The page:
So, when you say that there is a “pre-ontolocial notion” in Spinoza this is taken to be the activity of the Idea of God, which is an expression of the VERY ontological pre-ontological Substance. This is to say, Heidegger is an Idealist (in root), he is concerned with what it means to “think being”. Because humans are not centraliized for Spinoza, he is interested in how human beings FAIL to think being sufficiently.
The Hen is pre-ontological for Plontins because if you predicate it of Being, it is subject to not being its negation. Very much the same, the superabundance of the possibility of the predication of Being, assumes an ontological fixity that does not equate “existing” with its ground.
But even aside from this, beside the difference in project between Heidegger and Spinoza, because Substance is pre-ontological AS A CLAIM, that is to say, it is the status that it has in his thinking, to regard Substance as “a” being is non-sense (literal non-sense).
I think we aren’t getting anywhere here. The point above was to diagnose where we’ve been talking past eachother, which seems to be with regard to this notion of pre-ontological understanding. I take this notion from Heidegger, but I take it that there are good reasons for using this concept, independent of Heidegger’s own work. I haven’t made any claims to the effect that this can be found in Spinoza, and I certainly haven’t been making any claims about what you seem to mean by the ‘pre-ontological’, which seems to mean something like ‘before beings’ rather than ‘before ontology’.
The point of invoking the idea of pre-ontological understanding, which is motivated independently of any interpretation of Spinoza, was to explain why I am not ‘playing definitional games’ with the notion of existence. You seem to think that the notion of ‘being’ can be defined entirely internally to Spinoza’s work, as in effect equivalent with ‘mode’. My point is that the notion of existence, and thus of ‘a’ being, is something independent of Spinoza’s work, and indeed of any explicit philosophical ontology whatsoever. It is a purely formal notion that makes any ontology at all possible. This is in fact demonstrated very well in Spinoza’s work itself, insofar as he deploys it as an undefined term in his definitions. One cannot subsequently try to redefine existence as modal existence, because it is used in the very definition of modes (and in Substance for that matter).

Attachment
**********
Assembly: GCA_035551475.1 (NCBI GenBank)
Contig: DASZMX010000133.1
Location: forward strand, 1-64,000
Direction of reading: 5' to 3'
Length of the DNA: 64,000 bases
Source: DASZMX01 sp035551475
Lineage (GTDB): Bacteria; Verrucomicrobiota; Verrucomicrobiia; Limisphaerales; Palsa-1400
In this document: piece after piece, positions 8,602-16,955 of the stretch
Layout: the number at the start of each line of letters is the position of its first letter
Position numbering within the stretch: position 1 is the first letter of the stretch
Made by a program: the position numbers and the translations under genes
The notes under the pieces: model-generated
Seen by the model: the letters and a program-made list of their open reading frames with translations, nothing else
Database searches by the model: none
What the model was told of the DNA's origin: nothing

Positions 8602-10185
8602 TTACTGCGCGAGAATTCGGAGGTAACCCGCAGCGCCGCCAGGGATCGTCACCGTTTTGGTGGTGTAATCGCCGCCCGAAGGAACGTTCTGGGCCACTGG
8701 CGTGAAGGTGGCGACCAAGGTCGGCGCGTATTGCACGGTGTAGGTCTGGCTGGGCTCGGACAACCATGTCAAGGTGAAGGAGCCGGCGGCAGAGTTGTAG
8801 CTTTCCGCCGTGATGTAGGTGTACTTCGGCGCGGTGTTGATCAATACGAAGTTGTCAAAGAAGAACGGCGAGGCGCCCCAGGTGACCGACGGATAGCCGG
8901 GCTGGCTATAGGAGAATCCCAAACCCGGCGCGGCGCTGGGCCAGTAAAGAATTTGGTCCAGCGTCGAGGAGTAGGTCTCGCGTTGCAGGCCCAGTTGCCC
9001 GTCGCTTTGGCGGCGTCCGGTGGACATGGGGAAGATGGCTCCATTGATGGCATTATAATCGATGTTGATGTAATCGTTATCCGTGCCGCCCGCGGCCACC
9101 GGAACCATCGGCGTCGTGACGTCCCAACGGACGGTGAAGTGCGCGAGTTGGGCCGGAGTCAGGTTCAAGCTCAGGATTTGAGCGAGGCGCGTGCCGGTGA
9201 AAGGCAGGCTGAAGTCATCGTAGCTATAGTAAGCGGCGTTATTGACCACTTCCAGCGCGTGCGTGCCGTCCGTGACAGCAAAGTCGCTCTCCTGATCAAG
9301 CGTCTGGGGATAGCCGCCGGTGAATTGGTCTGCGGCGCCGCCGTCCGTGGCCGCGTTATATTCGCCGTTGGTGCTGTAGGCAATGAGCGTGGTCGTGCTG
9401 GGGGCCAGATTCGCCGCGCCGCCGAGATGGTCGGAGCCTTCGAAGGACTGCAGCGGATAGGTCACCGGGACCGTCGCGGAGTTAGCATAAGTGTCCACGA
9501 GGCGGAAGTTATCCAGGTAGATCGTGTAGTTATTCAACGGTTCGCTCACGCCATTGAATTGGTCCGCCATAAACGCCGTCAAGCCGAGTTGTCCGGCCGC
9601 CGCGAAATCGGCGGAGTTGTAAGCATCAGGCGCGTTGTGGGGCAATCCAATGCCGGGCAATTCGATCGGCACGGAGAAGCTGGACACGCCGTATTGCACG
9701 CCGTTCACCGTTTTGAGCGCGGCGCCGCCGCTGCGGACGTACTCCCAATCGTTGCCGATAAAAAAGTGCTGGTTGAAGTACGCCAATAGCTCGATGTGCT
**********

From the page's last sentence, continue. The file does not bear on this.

I might need to study more Spinoza, but you need to be able to read some of the things I say outside of the context of Spinoza’s own system. You are in effect denying that many things I say (which aren’t about interpreting Spinoza) are wrong, by assuming that Spinoza is simply right. This is illegitimate. It is only by being able to get outside of someone’s system that we can assess it in relation to others, and if we cannot then it is obvious that all others will be found lacking, as they are by definition inconsistent with it.
If you want to undermine my notion of pre-ontological understanding, you need to argue against it on its own terms, not by claiming that it is inconsistent with Spinozan philosophy, because I do not accept the premise that Spinoza is automatically correct.
DE: “You are in effect denying that many things I say (which aren’t about interpreting Spinoza) are wrong, by assuming that Spinoza is simply right. This is illegitimate. It is only by being able to get outside of someone’s system that we can assess it in relation to others, and if we cannot then it is obvious that all others will be found lacking, as they are by definition inconsistent with it.”
Kvond: Hmmm. Well you are trying to get “outside” Spinoza’s thought, while I am trying to “inside” (or prior to) Heidegger’s thought. That is, Heidegger for me, comes from the branch of the tree that made a tremendous philosophical mistake. His assumptions come out of Idealism. Actually the two thinkers are for me very close. Heidegger and Spinoza are speaking about the consequences of pro-ontological Being. The thing is Heidegger wants to make the human realm a cut off realm pretty much characterized by Negation (an Idealist mistake), while Spinoza refuses just such a cut off point. But again, they are very close.
If you haven’t seen it here is my juxtapostion of them in terms of Heidegger’s hammer, which actually Spinoza already himself argued in terms of a hatchet:
But if you charge me with starting from a position which assumes Spinoza correct, indeed you do the same with Heidegger. For me Spinoza exacts a very radical criticism of Heidegger and the entire tradition he stems from.
But perhaps we should wait until there is more clarity.
I understand your beef with Heidegger, and I’ve read both that post and the post on his conception of Truth. I agree with some of the former, but not much of the latter. It is also important to point out that I think Heidegger is wrong, that I do think he is too close to idealism. However, I think that there are some ideas in his philosophy, specifically methodological ideas, which have independent merit, i.e., merit that can be demonstrated independently of the assumption that Heidegger is right. I do not start with the assumption that Heidegger is right.